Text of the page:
MT 0/1: False Starts and Keeping Your Cool

My dear long-neglected readers!

As you will have gathered by now, I began my Masters course in Golden Age Spanish as an Ertegun Scholar at the beginning of October, which means that the First Week of term has just come to an end. Many of you will have read my Finals posts, and I do want to continue blogging the rest of my time at Oxford, as my undergraduate degree flew past and I have relatively few distinct memories from that time. I may well continue in the same format, telling you about my week and what I got up to and how I found it, but today’s post is a little different. Let me know in the comments how you found it, and whether you’d prefer a return to the standard setup in the coming weeks!

Let me explain the title: MT stands for Michaelmas Term, the first term of the Oxford year (the others are Hilary and Trinity), and 0/1 refers to 0th and 1st Week. Yes, we have a 0th week. We even have a -1st week, if you were interested.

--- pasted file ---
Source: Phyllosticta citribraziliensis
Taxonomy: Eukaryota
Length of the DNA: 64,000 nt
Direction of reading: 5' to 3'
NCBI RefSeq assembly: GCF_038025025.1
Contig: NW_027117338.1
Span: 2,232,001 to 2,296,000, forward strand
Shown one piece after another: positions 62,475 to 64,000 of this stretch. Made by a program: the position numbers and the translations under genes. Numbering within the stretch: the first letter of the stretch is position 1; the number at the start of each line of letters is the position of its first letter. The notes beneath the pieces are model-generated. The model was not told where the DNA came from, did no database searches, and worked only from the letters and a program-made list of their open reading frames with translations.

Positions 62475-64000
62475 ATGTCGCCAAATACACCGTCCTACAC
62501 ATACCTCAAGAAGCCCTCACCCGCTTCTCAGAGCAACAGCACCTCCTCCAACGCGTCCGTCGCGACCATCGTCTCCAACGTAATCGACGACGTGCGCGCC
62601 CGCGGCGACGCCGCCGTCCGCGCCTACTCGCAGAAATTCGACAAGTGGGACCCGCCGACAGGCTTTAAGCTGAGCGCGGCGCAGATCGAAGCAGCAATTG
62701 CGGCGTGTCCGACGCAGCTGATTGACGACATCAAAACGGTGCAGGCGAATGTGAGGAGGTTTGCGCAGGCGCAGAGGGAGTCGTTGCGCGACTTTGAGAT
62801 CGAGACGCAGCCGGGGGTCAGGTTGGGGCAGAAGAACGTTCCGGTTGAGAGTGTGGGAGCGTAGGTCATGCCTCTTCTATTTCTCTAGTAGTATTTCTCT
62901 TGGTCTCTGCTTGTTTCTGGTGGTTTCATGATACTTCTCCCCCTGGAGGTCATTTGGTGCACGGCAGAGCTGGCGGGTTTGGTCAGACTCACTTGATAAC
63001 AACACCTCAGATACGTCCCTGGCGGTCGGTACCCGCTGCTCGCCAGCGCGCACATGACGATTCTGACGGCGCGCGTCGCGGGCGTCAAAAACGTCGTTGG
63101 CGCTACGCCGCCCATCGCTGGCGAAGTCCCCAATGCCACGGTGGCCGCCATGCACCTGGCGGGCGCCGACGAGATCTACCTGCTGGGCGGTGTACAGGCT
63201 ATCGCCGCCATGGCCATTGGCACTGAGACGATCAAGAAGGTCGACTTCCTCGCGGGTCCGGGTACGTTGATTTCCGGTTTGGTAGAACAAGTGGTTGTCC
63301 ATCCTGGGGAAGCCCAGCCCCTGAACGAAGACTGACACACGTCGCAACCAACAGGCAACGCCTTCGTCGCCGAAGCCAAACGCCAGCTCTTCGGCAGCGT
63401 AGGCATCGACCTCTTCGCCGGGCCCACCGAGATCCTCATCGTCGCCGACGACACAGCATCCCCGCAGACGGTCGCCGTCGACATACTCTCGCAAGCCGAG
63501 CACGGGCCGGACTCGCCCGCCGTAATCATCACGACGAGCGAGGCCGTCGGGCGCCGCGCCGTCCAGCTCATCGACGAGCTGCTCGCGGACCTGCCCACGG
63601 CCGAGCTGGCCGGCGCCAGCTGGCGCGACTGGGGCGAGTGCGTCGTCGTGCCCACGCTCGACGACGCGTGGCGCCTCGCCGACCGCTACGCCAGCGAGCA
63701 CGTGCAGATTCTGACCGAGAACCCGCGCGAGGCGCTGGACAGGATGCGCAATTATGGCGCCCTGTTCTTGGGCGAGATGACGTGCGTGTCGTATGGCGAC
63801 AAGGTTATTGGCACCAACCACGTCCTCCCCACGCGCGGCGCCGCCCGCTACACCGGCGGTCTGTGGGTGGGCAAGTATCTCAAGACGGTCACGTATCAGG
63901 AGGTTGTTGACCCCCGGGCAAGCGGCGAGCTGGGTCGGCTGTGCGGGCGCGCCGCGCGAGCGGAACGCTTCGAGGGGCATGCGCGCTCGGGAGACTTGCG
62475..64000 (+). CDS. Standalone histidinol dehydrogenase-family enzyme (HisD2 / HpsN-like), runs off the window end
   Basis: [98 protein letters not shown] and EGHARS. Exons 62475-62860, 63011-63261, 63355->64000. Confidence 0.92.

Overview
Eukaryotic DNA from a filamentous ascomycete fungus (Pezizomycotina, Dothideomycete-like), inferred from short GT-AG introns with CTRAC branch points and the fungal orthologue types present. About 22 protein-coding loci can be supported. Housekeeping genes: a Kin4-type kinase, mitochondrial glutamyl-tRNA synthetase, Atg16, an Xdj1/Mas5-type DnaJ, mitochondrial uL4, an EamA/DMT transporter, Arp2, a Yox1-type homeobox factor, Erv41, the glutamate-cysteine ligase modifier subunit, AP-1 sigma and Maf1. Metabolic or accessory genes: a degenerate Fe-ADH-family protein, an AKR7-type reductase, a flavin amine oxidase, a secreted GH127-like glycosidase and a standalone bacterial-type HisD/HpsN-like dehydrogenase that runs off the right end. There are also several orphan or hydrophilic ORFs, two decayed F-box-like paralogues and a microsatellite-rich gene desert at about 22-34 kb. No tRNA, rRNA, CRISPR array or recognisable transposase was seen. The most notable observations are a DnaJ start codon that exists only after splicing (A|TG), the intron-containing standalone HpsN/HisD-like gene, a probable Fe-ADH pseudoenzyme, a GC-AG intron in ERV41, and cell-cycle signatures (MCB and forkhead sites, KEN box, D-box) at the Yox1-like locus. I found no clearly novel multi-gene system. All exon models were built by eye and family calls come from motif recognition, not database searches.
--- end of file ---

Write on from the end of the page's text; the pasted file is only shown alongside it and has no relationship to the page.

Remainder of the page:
The only way that I can describe the last few weeks and the concomitant brand new beginnings is “challenging”. I don’t mean challenging as in euphemism for screamingly difficult, can’t-cope-send-help, but in its true sense. German has a great set of words to describe the difference: it may be a Herausforderung (challenge), but I am not (yet) überfordert (overwhelmed). The challenges lie in the fact that I have remained in the same place, at the same institution, within a faculty I love, but everything has changed, with the intellectual pressure in particular being turned up a notch, in no small part due to the new community of scholars I now belong to. It’s a fairly abrupt change to go from being lauded for academic achievement into a new environment where everyone is at least as clever as you, if not far more so. That’s not necessarily a negative change: in fact, it’s a good thing, as I’ve come to really value being consistently pushed and stretched so I never get too comfortable or complacent. But it doesn’t mean it’s any less disorienting.